WASHINGTON — March 2023. That’s when Kimberly Ann Naranjo told senators she was expected to die of mesothelioma.

“It all happened so fast,” Naranjo, a mother of seven, told the Senate Judiciary subcommittee Tuesday. “One week I was enjoying my forever home, surrounded and celebrating life with my family. The next week I was on an aggressive treatment plan in hopes to extend my life by a few months.”

For sixteen months, the Sandy, Utah, resident had used talcum-based baby powder from Johnson & Johnson, later found to contain cancer-causing asbestos. She is now a plaintiff in a lawsuit against the pharma giant.

Because of a bankruptcy trick called the “Texas Two-Step,” Johnson & Johnson is not directly liable for damages.

“There’s a larger scope for fairness here where it looks like companies are getting away with dodging real responsibilities by using complicated trickery that ordinary people don’t have access to,” said Sen. Whitehouse, D-R.I., chair of the Senate Judiciary Subcommittee on Federal Courts, Oversight, Agency Action, and Federal Rights.

Chapter 11 bankruptcy, typically called a “reorganization bankruptcy,” gives businesses an opportunity to manage out-of-control debts without losing control of their company or shutting down operations. Individuals can also file for Chapter 11, though the requirements are slightly different.

The Texas Two-Step goes like this: A company liable for damages (“GoodCo,” in the parlance of a panel of lawyers tasked with explaining the maneuver for the committee) creates a subsidiary company (“BadCo”) and transfers its own legal liability to the subsidiary.

Then, BadCo files for Chapter 11 bankruptcy. Plaintiffs suing for damages cannot recoup money from the financially healthy parent GoodCo, and are left to settle for however much cash BadCo has to offer.

In Johnson & Johnson’s case, this left 38,000 plaintiffs with just over $52,000 apiece to collect from its bankrupt $2 billion subsidiary LTL Management LLC, according to Whitehouse.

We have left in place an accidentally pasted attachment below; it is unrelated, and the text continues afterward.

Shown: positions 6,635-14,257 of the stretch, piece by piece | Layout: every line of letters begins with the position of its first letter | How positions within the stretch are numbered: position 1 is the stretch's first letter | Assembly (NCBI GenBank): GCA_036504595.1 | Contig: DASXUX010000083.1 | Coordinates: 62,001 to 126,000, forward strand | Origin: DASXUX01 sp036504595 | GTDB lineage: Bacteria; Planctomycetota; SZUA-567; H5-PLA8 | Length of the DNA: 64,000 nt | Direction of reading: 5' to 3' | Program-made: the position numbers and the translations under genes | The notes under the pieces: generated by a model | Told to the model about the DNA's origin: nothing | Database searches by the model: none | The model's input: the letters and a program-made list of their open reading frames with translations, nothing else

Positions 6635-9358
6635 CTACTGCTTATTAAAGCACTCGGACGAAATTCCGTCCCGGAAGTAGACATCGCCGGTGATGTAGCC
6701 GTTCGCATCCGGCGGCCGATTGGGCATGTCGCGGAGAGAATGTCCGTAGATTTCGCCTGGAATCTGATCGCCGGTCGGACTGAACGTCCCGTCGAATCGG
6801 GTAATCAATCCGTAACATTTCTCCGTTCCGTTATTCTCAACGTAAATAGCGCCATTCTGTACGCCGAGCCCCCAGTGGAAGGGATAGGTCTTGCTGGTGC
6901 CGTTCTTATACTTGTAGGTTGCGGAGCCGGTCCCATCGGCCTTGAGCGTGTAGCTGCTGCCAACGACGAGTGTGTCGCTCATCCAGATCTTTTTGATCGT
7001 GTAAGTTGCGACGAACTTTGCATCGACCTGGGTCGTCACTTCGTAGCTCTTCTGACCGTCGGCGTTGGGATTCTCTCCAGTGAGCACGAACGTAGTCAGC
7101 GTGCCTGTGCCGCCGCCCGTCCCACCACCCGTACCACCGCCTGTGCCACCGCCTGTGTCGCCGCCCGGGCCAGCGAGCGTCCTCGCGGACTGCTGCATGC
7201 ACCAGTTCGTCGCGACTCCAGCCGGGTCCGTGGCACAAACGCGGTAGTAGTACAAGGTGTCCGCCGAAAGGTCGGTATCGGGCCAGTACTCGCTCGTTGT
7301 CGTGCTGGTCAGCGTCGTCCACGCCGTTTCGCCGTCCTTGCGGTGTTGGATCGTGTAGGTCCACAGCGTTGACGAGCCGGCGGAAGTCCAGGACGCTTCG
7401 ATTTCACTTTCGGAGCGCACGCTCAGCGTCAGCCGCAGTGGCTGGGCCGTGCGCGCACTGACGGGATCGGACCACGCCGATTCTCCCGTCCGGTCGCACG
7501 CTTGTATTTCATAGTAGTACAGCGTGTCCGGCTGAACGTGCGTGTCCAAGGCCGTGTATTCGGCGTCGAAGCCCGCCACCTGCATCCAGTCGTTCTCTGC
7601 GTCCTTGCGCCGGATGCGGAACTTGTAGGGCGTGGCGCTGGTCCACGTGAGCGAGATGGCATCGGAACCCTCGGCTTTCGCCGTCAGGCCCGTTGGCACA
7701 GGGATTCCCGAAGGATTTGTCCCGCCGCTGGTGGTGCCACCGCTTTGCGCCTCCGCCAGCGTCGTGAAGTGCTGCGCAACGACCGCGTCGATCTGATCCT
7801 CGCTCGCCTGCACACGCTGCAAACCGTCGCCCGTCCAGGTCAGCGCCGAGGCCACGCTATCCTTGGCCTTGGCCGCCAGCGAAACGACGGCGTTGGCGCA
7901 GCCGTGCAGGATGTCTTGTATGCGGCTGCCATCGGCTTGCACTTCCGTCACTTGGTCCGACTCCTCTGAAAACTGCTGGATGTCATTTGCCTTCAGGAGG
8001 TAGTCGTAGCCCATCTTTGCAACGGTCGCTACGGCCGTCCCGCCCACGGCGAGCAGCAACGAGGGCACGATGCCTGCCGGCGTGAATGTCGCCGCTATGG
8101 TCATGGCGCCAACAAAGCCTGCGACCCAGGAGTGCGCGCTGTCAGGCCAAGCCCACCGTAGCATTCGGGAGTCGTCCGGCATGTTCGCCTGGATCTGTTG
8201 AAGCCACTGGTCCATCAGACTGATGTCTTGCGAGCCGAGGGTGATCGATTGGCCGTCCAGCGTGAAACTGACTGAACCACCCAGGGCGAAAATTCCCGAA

“Johnson & Johnson is worth more than $450 billion, and its credit rating is higher than the U.S. government’s,” said Kevin C. Maclay, head of the bankruptcy and complex litigation practice groups at Caplin & Drysdale.

“When the richest and most powerful corporations in the country are using the federal bankruptcy system to avoid paying the most vulnerable people in the country, something is wrong,” Maclay said.

Cloak and Shield

In addition to the Texas Two-Step, recent high-profile bankruptcy cases have also shed light on the strategic use of Chapter 11 to quietly settle lawsuits while legally shielding owners, executives and insurance companies from liability.

A Department of Justice watchdog group Monday objected to a proposed $2.7 billion settlement that would give legal protections to Boy Scouts of America’s insurers and local councils. BSA filed for bankruptcy in February 2020 amid a wave of lawsuits alleging sexual abuse by troop leaders.

The Archdiocese of Santa Fe, which is three years into a bankruptcy case stemming from lawsuits alleging sexual abuse by church priests, is attempting to use Chapter 11 proceedings to shield information about their insurers from public view. Victims’ attorneys say the insurance was sought as far back as the 1990s to secretly prepare for abuse lawsuits.

A bankruptcy judge in White Plains, New York, in 2019 halted thousands of lawsuits against OxyContin maker Purdue Pharma for the company’s role in the deadly opioid epidemic. A 2020 settlement agreement that shielded executives from criminal charges was struck down by an appeals court in December 2021.